Arthur miller’s, Death of a Salesman showcases a Brooklyn salesman, Willy, attempt to attain the American dream. He had some tokens of success in his life, but never anything that would make you think he was living life to his fullest potential. Willy was so caught up in being someone he wasn’t, it would eventually lead him to dig his own grave. Willy’s misunderstanding of the American Dream led him to only look for traditional success, live with regret and never being true to himself ultimately being the cause of his self-destruction.
Whether it is a lot of money, friends, materials or simply being attractive, Willy had the mindset that traditional success was key to the American Dream. Willy had pushed this mentality onto his children, Biff and Happy, only praising them for their athletic abilities and beauty telling them, “A man who makes an appearance in the business world is a man who creates personal interest, is a man who gets ahead, be liked and you will never want.” (Death of a Salesman). Willy saw Biff as the embodiment of success, proud of his son’s successful football career and everything that came with it. He loved to hear about his sons thriving social life as he was the captain of his high school football team, but ignored the less glamorous, his son’s failing math grade. As Willy and Biff are discussing his future in football outside, their neighbor, Bernard, appeared ; Warning them about what he heard, “I’ve heard Mr. Birnbaum say that if you don’t start studying math he’s going to flunk you and you won’t graduate.” Upon hearing this Willy responds with “What are you talking about with scholarships to three universities their going to flunk him?” (Death of a Salesman) With no guidance from his father, Biff, to no surprise would fail math, jeopardizing his scholarships to play football in college, unless he went to summer school. Biff was on board with summer school up until he caught his father in an act of infidelity. “Biff tells his father to forget helping him with his grades, and that he will neither go to summer school nor the University of Virginia.” “Death of a Salesman” 200 Now that Biff knew who his father really was, Willy couldn’t stand to have him around which would be the cause of him kicking his son out.
While we might never know what caused Willy’s delusions, I’m sure living with regret of what he could have done or been only ate away at him. Growing up without a father, Willy absolutely adored his older brother, Ben. Willy was obsessed with his brother, seeing him as everything he could have ever wanted to have and be. Willy lived with regret of turning down a trip to Alaska, thinking he could have been more prosperous as a salesman. On this trip Ben would, as he explained to Biff and Hap, “Why, boys, when I was seventeen, I walked into jungle and when I was twenty-one, I walked out, and by God I was rich!” (Death of a Salesman) Seeing all the wealth his brother had acquired, Willy now had to live with the dissatisfaction of turning down what would have been the trip of a lifetime. He always compared his life to Bens, seeing his brother’s wealth as evidence that he had the dream, thinking success had to be right around the corner for himself. Willy always felt the need to justify himself and his choices to Ben, explaining to him, “…I am building something with this firm, Ben, and if a man is building something he must be on the right track, mustn’t he?” Ben was not amused by this responding with “What are you building? Lay your hands on it. Where is it?” (Death of a Salesman) Ben puts this image into Willy’s mind that real achievement is palpable. Willy had to live with himself and the regret of what could have happened if he had gone with his brother to Alaska.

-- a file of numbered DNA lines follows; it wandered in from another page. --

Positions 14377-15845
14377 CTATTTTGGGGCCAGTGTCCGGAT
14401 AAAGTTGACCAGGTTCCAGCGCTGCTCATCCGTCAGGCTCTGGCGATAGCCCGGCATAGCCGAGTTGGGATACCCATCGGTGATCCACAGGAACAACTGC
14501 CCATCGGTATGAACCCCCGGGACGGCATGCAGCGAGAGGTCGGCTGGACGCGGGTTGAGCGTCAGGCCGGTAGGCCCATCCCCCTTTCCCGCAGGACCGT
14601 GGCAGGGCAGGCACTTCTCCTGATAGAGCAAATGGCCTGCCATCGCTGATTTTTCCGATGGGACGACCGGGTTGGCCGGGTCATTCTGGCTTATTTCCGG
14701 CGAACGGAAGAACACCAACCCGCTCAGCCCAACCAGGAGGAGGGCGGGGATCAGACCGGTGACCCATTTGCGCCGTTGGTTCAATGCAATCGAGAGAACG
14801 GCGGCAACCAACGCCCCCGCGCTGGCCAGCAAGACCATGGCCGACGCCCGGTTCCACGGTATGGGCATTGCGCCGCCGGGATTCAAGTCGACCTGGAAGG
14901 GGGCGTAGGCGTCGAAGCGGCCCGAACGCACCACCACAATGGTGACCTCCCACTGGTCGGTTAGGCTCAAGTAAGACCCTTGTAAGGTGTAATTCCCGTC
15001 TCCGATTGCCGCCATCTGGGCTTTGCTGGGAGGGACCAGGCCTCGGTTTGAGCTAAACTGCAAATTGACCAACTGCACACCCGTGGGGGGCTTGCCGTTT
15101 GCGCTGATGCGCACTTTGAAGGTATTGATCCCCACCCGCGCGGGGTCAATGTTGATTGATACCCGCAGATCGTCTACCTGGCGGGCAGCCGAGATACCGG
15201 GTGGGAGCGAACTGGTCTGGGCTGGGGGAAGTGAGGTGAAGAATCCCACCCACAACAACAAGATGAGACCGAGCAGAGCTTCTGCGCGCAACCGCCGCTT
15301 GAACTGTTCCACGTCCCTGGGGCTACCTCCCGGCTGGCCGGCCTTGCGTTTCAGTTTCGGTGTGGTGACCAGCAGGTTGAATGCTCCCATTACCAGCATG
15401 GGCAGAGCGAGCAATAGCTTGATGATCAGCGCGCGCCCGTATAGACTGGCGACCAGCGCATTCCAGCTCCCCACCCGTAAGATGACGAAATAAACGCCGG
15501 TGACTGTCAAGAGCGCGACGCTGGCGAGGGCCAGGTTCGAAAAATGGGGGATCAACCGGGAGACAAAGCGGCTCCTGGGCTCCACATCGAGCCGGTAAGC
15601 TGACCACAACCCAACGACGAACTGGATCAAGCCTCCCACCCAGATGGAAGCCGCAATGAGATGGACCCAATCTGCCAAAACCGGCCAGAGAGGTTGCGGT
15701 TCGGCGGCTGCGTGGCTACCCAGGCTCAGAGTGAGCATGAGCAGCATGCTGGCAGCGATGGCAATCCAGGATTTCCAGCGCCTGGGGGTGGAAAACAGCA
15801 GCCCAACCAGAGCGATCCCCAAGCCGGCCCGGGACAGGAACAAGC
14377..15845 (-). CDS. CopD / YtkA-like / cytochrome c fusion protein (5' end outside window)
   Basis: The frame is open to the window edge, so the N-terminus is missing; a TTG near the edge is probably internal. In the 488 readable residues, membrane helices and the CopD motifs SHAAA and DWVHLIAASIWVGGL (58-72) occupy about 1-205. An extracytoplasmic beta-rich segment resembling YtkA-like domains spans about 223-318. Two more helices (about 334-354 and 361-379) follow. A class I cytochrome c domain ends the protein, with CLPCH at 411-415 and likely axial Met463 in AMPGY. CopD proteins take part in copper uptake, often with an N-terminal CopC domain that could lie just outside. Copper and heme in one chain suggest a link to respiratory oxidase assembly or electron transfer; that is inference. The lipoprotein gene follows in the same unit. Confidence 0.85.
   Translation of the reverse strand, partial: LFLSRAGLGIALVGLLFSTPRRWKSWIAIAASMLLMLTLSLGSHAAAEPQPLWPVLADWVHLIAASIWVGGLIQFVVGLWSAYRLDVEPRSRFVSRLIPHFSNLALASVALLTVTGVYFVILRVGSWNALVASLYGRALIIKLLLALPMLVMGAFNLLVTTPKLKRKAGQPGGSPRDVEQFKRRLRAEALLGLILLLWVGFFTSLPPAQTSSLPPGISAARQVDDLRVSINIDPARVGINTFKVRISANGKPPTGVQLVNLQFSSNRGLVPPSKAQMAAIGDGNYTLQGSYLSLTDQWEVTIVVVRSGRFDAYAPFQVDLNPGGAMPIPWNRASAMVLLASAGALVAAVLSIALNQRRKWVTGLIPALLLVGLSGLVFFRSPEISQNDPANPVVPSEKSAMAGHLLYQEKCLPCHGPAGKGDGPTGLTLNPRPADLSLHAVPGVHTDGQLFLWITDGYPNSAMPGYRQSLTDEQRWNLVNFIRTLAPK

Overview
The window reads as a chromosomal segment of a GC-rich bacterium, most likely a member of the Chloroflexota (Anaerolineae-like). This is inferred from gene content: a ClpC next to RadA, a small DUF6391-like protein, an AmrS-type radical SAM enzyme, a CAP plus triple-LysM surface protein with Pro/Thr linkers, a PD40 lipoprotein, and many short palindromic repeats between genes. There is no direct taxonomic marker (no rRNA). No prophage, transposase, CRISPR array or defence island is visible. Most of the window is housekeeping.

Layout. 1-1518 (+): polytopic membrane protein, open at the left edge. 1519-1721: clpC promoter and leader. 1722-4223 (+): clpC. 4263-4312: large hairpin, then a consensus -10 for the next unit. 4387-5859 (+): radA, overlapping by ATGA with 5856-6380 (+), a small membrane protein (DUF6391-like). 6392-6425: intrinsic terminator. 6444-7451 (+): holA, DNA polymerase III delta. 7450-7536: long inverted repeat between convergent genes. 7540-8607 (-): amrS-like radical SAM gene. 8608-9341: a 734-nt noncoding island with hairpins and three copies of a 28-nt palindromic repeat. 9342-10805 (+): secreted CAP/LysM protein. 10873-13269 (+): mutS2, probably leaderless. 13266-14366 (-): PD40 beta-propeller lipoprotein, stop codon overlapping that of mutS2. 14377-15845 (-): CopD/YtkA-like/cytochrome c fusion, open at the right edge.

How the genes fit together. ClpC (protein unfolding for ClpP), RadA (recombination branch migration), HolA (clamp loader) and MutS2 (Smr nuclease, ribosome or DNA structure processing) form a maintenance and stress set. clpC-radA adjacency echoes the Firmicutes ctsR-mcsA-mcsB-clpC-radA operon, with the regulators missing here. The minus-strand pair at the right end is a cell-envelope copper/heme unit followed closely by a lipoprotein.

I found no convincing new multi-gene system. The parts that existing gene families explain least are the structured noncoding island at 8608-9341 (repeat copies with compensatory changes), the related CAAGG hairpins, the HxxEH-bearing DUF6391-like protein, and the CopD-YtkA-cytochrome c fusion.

Willy neglected himself, he was never true to who or what he wanted to be. While he knew what he would like in life, he misjudged what was essential to achieve his American Dream. Willy knew he loved working with his hands and wanted to live in the country but settled for a job as a salesman in Brooklyn. Only pursuing his career because he thought it would give him what he wanted, material and social success. Despite thinking if you are well liked you will make it, Willy himself was never well known or successful in his sales. To his surprise Willy would only stray farther from his dream, resulting in a life of dissatisfaction. While guidance may have only helped Willy, he did not want to hear it. He did not appreciate his neighbor, Charley, who had not only been giving him money, but offered him a job working for him. Willy took this as an attack “…Willy is insulted by his offer of a job. For every statement or comment Charley makes, Willy is defensive.” “Death of a Salesman” 198. It seemed as if Willy had perfected failure, he would do anything accept mature. He got older and began to lose his mind, but he sadly never found himself.
Willy really was his own worst enemy. He must have been exhausted having to keep up with all of his lies and delusions. Do you think that the Loman family would have been happier if Willy had gone with Ben to Alaska? How differently would things have played out for the Loman family if Willy had achieved the American Dream? Willy’s lies caught up to him ultimately causing him to dig his own grave.